Unusually high temperatures are eating into ice sheets that used to be solid throughout the year, according to glaciologists, who warn this is both an amplifying cause and effect of man-made climate disruption across the globe.
    Greenland – which is home to the world’s second biggest ice sheet – is likely to have shrunk more in the past month than the average for a whole year between 2002 and now, according to provisional estimates from satellite data. Surface ice declined in July by 197 gigatonnes, equivalent to about 80m Olympic swimming pools, according to Ruth Mottram of the Danish Meteorological Institute. An additional third of that amount is likely to have been lost from glaciers and icebergs.
    The trend is accelerating. Wednesday was by far the biggest single-day melt-off of the year. “This was one of the highest ever and it is possible today [Thursday] will be even bigger because the heatwave is continuing,” said Mottram.
    With more than a month of the melt season to go, 2019 is already one of the top 10 years for ice loss in Greenland. The extent is thought unlikely to beat the record in 2012, but Luke Trusel, an assistant professor of geography at Penn State university, said the strength of the melt was greater.
    Temperatures have been 10C or more above normal this week. Even at the summit of the ice sheet – which is 3,200 metres above sea level – there were 10 hours at or above freezing temperatures yesterday, which is extremely rare, he said. More broadly, ice core analysis has shown that the runoff is at levels expected only once every century, possibly even every millennium.
    “What was highly unusual in the recent past is becoming the new normal. The Arctic is far more sensitive to warming now than even a few decades ago,” Trusel said.
    The impact on sea level has not yet been calculated, but the high temperatures are likely to accelerate the calving of the giant Petermann glacier, where at least two huge cracks have been identified in recent years. Giant chunks of ice – each several kilometres in length – are expected to collapse into the ocean in the next few years.
    The Russian government has belatedly declared a state of emergency in four Siberian regions and reportedly sent troops to help extinguish forest fires that have ripped across an area the size of Belgium.
    This follows record-high temperatures in several locations. Last weekend, Norway registered its joint hottest day ever. More than 20 areas in the north of the country have recently experienced “tropical nights”, with temperatures above 20C from dusk until dawn.
    In the Canadian Arctic, which is warming two times faster than the global average, locals have suffered record wildfires, and permafrost is melting decades ahead of predictions. Last month, the far northern community of Alert, Nunavut, registered a record-high of 21C, which a local meteorologist said it had never been seen that close to the pole.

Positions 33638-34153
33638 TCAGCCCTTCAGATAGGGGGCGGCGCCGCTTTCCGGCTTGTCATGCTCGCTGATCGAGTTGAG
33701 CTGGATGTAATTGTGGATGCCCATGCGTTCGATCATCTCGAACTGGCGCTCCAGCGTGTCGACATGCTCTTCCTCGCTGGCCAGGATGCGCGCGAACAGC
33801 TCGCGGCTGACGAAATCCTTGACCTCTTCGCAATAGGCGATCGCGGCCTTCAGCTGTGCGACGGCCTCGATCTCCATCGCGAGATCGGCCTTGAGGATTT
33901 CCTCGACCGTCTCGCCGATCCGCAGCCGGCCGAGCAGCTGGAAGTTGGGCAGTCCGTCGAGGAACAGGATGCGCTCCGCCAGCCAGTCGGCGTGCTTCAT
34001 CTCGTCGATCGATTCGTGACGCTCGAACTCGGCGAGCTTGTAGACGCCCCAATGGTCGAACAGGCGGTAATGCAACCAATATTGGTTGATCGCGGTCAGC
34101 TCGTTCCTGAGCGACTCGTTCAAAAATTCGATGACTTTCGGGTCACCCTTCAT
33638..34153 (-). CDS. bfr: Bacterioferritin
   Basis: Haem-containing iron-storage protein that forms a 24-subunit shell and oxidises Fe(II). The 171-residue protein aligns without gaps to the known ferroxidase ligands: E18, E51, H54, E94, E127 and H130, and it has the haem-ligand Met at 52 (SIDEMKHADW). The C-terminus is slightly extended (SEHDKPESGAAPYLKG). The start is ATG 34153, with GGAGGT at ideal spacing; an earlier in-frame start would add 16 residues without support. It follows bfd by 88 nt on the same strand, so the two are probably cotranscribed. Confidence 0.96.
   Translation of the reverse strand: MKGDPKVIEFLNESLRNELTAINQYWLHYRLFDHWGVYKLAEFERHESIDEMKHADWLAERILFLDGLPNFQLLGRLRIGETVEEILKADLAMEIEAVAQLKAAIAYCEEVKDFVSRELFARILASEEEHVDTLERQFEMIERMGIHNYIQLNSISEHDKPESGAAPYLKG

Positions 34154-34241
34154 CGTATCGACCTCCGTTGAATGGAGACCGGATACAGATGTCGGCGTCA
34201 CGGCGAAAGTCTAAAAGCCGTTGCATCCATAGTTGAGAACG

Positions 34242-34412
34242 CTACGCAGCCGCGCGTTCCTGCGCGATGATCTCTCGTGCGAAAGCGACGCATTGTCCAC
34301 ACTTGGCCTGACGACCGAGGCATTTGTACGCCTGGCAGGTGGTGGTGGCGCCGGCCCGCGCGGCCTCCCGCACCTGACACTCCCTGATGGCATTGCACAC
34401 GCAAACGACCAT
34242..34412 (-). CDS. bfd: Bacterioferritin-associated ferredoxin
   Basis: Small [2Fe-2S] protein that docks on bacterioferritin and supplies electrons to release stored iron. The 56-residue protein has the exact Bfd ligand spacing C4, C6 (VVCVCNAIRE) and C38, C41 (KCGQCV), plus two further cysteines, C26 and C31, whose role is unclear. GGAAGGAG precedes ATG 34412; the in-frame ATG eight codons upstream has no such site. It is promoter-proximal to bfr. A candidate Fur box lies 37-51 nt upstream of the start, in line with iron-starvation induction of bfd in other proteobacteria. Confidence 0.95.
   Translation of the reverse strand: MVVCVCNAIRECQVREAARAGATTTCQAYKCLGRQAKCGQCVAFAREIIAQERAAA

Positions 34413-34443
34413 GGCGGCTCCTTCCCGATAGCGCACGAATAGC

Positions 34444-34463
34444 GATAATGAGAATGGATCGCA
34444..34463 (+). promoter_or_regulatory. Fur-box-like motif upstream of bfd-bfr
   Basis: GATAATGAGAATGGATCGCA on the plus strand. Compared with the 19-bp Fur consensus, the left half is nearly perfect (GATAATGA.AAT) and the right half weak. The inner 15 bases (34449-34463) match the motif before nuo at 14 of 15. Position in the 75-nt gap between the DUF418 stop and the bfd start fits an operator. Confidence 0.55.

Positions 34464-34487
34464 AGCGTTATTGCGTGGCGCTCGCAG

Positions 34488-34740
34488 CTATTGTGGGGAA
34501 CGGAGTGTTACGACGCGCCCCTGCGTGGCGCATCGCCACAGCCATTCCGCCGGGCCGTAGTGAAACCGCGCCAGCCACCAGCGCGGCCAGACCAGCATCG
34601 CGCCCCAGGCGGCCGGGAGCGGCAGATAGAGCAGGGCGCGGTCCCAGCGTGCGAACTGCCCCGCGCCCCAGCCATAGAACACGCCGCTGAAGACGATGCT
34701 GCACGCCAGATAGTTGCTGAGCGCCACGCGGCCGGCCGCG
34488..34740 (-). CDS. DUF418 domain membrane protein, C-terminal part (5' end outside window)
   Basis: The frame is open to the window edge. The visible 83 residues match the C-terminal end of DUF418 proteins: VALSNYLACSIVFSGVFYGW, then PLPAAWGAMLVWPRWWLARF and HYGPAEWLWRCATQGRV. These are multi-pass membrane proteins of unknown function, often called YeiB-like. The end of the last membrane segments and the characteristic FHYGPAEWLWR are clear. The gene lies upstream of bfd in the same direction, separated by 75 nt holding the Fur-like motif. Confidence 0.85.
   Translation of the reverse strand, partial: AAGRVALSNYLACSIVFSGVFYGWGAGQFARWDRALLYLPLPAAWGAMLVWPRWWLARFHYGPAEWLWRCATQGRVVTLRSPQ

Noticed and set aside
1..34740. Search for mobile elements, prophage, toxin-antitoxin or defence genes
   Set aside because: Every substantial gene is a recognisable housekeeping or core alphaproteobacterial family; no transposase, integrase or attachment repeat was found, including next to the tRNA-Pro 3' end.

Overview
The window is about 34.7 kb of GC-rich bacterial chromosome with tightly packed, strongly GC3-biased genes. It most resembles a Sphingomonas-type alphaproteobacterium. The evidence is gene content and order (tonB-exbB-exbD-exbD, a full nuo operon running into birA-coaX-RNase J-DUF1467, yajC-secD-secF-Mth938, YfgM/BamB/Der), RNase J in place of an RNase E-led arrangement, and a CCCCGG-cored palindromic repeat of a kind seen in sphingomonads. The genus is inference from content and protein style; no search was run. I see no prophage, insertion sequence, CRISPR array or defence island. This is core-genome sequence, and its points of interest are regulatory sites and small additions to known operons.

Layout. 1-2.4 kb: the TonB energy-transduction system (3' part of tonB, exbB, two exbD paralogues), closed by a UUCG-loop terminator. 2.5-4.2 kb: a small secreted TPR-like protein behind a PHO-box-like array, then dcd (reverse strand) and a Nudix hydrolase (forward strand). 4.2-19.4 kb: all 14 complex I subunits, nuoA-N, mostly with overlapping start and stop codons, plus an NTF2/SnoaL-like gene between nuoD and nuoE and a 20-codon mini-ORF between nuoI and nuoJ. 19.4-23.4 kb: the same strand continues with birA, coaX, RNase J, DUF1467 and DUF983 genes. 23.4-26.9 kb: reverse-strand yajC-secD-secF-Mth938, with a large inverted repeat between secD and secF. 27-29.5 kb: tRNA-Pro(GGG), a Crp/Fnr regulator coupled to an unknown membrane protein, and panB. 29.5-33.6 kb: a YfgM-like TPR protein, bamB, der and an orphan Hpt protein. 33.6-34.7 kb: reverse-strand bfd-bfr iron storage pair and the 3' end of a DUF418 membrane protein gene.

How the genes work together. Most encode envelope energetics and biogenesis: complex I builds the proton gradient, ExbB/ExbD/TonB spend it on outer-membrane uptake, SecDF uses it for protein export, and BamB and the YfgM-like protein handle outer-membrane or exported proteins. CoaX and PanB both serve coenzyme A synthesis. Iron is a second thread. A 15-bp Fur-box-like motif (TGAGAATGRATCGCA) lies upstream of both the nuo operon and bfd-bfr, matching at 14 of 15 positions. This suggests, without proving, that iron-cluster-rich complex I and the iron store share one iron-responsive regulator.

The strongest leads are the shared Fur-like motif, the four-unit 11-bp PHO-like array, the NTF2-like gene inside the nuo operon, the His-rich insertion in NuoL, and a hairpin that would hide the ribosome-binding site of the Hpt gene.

European mountains have been affected too. Authorities have warned that the slopes below the Matterhorn’s 4,480-metre peak are increasingly prone to avalanches and landslides because the ice-core is warming. High-altitude lakes of meltwater have also been reported in the Mont Blanc mountain range in France.
    In Switzerland, the threat to alpine glaciers has been so alarming that more regions are using giant fleece blankets to try to insulate the ice from the hot air. Even so, the country’s glaciers lost about 0.8bn tons of snow and ice during the two recent heatwaves, according to glaciologist Matthias Huss.
    “Absolutely exceptional for a period of only 14 days in total!” Huss said on Twitter. “And the summer is not yet over.”

    https://www.theguardian.com/environm...ern-hemisphere (with a scary graphic I can't see how to copy in, plus some pics).
    If you're kissing Death make sure you've got a blue protruding tongue.

    "John Stuart Mill, of his own free will,
    On half a pint of shandy got particularly ill."

  8. #23
    Forum Elite deaddirty's Avatar
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    Meanwhile here in the UK, RAF Chinook helicopters are frantically trying to shore up a dam which is close to collapse after a monster cloudburst, and a whole town has been evacuated.



    https://youtu.be/oDOi6Kn1JA8


    https://www.theguardian.com/politics...lee-dam-threat
    https://www.theguardian.com/environm...-dam-shored-up
    https://www.theguardian.com/uk-news/...-peak-district
    If you're kissing Death make sure you've got a blue protruding tongue.

    "John Stuart Mill, of his own free will,
    On half a pint of shandy got particularly ill."